Wednesday, November 2, 2011



olive oil
1 head cauliflower
3 large carrots
20 cloves garlic
4 Tb lemon juice (1/4 cup)
salt, pepper
2 cups chickpeas
1 cup whole wheat breadcrumbs.

pasta for four (~12 oz), prepared according to package directions

equipment: pot and colander for the pasta
large wok or frying pan for the melange.

this dish was inspired by the hummus principle:

1) hummus is good
2) hummus is good with carrots

3) there was a cauliflower in the fridge at the time.

also, I was reading Dune when I made this dish; so even though it does not contain any cinnimin, it is named Melange after the spice that is mined in dune that makes their universe possible (the pilots use it to get high in order to do the special navigation needed to traverse wormholes and such)

anyways: on to the recipe.

it's also a really cheap recipe, $3 or so per serving.

0) put up a pot of salted water to boil the pasta; and follow directions on the package.

1) chop up cauliflower, into large, bite size pieces; about 2 inches long, by 1 inch wide, with 1/2 inch depth or so. the important thing is that they are all about the same size.

2) blanche them: put them in the wok, with 1/2 cup water, cover it, and turn the heat to high. check them in about 7 minutes, they should be fork-tender at about the same time\
the water is all used up. (this trick also works well for blanching broccolli in other recipes)

3) meanwhile, cut the carrots into coins; all about the same size (1/2 inch thick); and dice the garlic.

4) when the cauliflower is fork tender (a fork just barely goes through it, remove to a bowl.
if the water isn't all boiled off yet; let it go for another 30 seconds or so

then, add 2 Tb of oil, turn down the heat to medium-high, and saute the carrots for 10 minutes, or until they are tender and somewhat caramelized.

5) add the minced garlic, saute for 2 minutes

6) add back in the cauliflower and the chickpeas. saute for 2 minutes

7) add in the lemon juice, and salt and pepper; saute for 2 more minutes.

8) serve on top of pasta, drizzling more olive oil over it, and topping
with whole wheat bread crumbs.

a beautiful cauliflower:

how many carrots to use:

diced carrots:

diced garlic:

stir-frying the carrots:

final stir-fry:

Thursday, October 27, 2011

stuff I like

I need to add more photos and recipes.

but right now, here's some stuff I like; please note that I *just* joined the amazon associates program.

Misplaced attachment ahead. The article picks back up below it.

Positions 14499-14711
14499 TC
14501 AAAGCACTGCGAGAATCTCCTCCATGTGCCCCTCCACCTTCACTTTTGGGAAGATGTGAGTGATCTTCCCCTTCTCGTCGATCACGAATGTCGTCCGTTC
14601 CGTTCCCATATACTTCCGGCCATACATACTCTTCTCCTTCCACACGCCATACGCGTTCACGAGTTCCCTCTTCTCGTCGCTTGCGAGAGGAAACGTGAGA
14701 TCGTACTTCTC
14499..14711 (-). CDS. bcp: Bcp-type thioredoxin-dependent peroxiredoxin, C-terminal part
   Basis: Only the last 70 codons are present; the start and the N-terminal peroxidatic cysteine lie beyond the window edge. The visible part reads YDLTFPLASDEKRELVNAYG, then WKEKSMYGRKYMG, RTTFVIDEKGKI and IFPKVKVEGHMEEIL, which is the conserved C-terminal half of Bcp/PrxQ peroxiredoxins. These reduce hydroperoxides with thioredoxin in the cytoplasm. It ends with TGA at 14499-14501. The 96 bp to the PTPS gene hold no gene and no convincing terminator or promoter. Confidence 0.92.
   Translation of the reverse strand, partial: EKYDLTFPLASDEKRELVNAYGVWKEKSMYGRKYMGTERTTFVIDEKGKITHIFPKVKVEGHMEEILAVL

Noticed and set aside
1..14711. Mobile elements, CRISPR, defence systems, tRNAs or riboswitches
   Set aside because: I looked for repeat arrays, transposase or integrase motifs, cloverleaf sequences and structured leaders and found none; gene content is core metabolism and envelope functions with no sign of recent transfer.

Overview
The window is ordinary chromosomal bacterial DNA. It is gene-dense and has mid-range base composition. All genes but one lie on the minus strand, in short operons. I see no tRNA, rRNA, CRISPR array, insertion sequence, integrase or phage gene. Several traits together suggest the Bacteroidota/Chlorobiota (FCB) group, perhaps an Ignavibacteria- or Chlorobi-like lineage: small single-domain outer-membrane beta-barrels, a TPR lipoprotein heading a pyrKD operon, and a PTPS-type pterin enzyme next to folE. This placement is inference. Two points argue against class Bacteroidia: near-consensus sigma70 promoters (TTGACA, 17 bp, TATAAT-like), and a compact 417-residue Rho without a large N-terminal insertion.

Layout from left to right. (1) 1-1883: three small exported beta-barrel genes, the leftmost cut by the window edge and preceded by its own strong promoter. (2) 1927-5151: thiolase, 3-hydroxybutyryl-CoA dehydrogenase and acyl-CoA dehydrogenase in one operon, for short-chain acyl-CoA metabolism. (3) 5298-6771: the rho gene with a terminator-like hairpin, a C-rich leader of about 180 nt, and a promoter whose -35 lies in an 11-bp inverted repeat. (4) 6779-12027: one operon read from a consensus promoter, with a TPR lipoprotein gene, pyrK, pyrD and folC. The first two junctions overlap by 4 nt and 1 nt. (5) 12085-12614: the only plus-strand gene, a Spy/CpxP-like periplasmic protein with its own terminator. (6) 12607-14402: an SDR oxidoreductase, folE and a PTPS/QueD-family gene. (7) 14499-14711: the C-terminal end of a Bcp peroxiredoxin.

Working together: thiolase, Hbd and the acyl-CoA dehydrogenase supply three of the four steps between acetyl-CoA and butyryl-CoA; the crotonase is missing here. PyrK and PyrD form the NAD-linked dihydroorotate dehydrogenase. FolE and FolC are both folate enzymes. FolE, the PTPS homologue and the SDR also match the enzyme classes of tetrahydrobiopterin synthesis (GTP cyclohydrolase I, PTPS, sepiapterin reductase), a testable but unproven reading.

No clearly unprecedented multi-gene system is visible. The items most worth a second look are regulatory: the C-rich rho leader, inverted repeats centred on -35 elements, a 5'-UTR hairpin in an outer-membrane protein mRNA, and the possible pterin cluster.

epicor: helps me breathe better, and not get sick as much. there's even medical studies that show it is effective. myself; I was only sick for 1 day during the last month; when others were sick for a week.

stitch-n-bitch: the book that has taught me so much about knitting, including how to fix mistakes. (they are not fixable in crochet, as least that I know of)

food scale: this has sped up my cooking; plus saving me from unnecessary washing of measuring cups

Sunday, July 3, 2011

my dietary restrictions

Jill's allergies

created on: 1/27/05

Last updated: 3/25/2009 - chickpeas are good again, and after 14 years I've now added cranberries (in small amounts) back to my diet

I'm a vegetarian who pretty much eats only parve food- no dairy, no red meat, no fowl(chicken, turkey...) but I do eat kosher fish and eggs.

Instead I drink lots of rice and/or soy milk.

There's medical reasons for all the weird foods I can't eat (eating asparagus landed me an overnight stay in the medical center in college) so they are real.

First, what I like to eat: then: the actual restrictions.

food I like...

I'll always be happy with lots of vegetables, some protein, and

some whole grains. protein is key. if in doubt, I'll take a banana, two eggs sunny side up, and some whole grain toast. throw in an avocado (one of my favorite foods) and I'll be very happy.

things I like:

  • broiled/roasted salmon; seared tuna steaks marinated in lime and soy
  • brown rice, whole wheat pasta; quinoa, millet (whole grains are key)
  • stir-fries, tofu, stews,
  • trader joe's meatless meatballs

  • there's lots of vegan recipes up on the post punk kitchen

here's the restriction list:

no: red meat, poultry (obviously no pork either)
no dairy

note: I've found a good recipe for tofu-ricotta cheese, in a recipe (like lasagne) it's almost indistinguishable from the real thing :)

note: only tofutti soy cheese and mozarella soy cheese are okay, all the soy cheeses that are flavors that I can't eat (cheddar, for example)
that contain natural flavors are suspect unless they are un-aged and certified vegan. (Also,lots of soy cheese contain casein, a milk protein. So only soy cheeses marked vegan are okay)

no peanuts (all other nuts okay)
(small amount of peanuts (like peanut oil in roasted nuts) are okay, I just can't eat peanuts or peanut butter.)

no lentils, split peas, or other similar teeny beans
(black beans, white beans, pintos, chickpeas etc are fine :)